graduation ceremonies. I can understand why others don’t like attending them –
they can be very long and require us to sit in uncomfortable locations but
there’s something about watching people I love accomplish something and be
recognized for it that makes my heart happy. Because I’m a human full of
contradictions I hated attending my own graduations. All of them were pure
Wambach lays out in this short work her eight-point plan, her rules, for empowering women and engaging in team behavior (don’t fall for being the token at the table, don’t fall for the false competition we are put into with each other). Each point is couched in a story from Wambach’s life and experience on and off the soccer field. The rules are simple and forward facing, and the entire tone is positive and inspiring, and easy to start incorporating into daily practice.
Create your own path
Be grateful for what you have AND demand what you deserve.
Those of you who have been reading my reviews for the past several years know that I have both depression and anxiety, and while I’m taking meds and seeing a therapist it doesn’t always mean that I’m necessarily feeling well. Often, I feel like shit. Like many, many people I use certain rituals to keep my head on straight and one of them when I’m feeling poorly is to go see what Lin-Manuel Miranda had tweeted for his Gmorning/Gnight tweets of the day. Other times I came across them in the wild, lurking in my feed waiting to pick me up, putting a little pep in my step, a little reassurance from my pocket that I was not alone in this big scary thing called life.
When it was announced last year that Miranda and Sun had teamed up to produce a curated collection of the “best” pairs from the past several years (seriously, he’s been tweeting these since at least 2014) I knew I needed to get my hands on it. Then, as life goes, I let it slip my mind vaguely knowing that there was an escape valve of Miranda’s Gmorning/Gnight tweets waiting for me when I needed them.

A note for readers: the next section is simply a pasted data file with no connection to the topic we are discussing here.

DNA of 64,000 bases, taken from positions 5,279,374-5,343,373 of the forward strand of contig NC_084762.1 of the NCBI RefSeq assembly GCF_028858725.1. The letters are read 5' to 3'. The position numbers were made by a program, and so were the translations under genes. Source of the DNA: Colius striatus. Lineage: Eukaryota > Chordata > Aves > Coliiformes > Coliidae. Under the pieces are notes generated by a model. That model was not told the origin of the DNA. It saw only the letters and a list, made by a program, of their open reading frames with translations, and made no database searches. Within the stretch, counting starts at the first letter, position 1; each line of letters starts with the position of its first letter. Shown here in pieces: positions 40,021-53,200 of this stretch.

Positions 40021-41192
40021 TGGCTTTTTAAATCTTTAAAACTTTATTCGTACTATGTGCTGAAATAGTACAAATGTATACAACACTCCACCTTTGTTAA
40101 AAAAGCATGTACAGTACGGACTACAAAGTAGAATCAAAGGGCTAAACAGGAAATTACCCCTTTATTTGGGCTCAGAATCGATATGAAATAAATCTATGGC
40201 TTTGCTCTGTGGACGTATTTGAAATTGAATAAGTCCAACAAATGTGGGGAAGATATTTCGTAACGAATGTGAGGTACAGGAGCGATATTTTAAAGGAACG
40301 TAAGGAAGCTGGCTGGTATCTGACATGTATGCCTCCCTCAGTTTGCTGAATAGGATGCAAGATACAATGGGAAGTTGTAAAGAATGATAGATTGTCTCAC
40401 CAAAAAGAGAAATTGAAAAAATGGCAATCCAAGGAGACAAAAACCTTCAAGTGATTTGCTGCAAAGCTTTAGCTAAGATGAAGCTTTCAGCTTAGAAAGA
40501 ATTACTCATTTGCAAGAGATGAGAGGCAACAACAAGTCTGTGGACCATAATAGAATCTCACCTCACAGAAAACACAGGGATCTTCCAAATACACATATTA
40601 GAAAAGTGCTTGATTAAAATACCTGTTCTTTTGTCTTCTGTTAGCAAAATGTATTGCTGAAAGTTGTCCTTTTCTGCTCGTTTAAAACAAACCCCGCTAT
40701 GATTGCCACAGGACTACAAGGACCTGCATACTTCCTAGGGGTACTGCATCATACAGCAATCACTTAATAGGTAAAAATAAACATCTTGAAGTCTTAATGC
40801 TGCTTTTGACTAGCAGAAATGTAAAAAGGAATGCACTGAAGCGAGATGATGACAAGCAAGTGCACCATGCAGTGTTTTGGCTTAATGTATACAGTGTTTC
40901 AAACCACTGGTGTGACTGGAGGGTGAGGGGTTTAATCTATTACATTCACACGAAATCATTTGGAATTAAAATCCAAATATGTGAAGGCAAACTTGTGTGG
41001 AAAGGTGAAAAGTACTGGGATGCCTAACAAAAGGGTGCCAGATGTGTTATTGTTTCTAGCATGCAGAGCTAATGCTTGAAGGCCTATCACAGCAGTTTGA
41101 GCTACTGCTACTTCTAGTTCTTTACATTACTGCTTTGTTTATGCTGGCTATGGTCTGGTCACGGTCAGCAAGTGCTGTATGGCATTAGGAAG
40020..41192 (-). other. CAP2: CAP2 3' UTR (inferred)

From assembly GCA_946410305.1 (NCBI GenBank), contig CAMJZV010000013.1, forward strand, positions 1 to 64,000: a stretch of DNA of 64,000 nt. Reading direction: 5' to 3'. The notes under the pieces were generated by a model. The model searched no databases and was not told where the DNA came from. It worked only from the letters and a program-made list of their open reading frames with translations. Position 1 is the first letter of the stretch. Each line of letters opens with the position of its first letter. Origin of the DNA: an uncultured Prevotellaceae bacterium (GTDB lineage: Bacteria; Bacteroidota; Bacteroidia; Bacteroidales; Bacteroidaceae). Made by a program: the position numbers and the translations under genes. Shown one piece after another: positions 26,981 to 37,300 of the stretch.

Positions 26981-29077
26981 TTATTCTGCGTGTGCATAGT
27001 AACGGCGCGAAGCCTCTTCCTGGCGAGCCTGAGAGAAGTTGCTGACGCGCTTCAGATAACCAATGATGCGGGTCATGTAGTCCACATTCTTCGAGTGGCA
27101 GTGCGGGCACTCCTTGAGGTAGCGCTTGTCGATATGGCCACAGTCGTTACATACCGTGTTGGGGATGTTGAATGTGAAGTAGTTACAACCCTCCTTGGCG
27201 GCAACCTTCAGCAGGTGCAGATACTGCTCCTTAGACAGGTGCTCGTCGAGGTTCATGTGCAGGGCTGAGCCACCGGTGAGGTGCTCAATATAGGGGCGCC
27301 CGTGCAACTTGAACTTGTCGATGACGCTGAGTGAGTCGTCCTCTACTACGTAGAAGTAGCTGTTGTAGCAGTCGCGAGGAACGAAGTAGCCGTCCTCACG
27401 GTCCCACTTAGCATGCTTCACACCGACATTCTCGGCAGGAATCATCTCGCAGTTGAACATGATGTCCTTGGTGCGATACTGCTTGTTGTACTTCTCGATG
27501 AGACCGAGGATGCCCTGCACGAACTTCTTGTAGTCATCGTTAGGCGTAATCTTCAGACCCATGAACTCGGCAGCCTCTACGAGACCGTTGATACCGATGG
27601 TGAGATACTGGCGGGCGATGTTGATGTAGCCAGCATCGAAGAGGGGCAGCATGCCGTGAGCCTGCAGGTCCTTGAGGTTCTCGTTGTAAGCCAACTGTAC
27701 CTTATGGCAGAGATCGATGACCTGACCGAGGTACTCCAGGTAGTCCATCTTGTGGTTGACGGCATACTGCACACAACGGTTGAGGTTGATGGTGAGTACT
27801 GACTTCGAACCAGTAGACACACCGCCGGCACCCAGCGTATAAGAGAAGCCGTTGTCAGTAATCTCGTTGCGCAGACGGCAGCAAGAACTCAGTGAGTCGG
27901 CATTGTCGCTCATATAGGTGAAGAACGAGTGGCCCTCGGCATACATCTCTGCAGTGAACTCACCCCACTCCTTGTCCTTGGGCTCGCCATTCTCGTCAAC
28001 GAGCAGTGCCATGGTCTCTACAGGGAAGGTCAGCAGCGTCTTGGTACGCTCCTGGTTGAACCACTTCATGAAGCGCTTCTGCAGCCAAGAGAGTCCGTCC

Well, I needed them.
NTE’s review was perfectly timed for me. Ah, yes, this is what I need right now.
It might feel simplistic, what can possible be conveyed in 140 (or 280) characters that is going to matter this much to people, to me? So much. Miranda writes these for himself as much as for those of us who read them (and Sun does a commendable job catching their essence in his illustrations) and they are little nuggets waiting to reassure, inspire, uplift, and keep you from feeling alone and defeated.
This one is my favorite, the one that makes me cry spontaneously every time:
First, as someone who suggested The Hating Gameto literally anyone requesting a romance recommendation in the past two and a half years I feel the need to send an apology out into the universe for Sally Thorne – I never wanted you to feel so much pressure for your next book. That being said, I’m so glad you were able to work through it and produce this, your sophomore outing. It is very worth the reader’s time and another example of the kind of contemporary romance I’m happy to read and extol its virtues.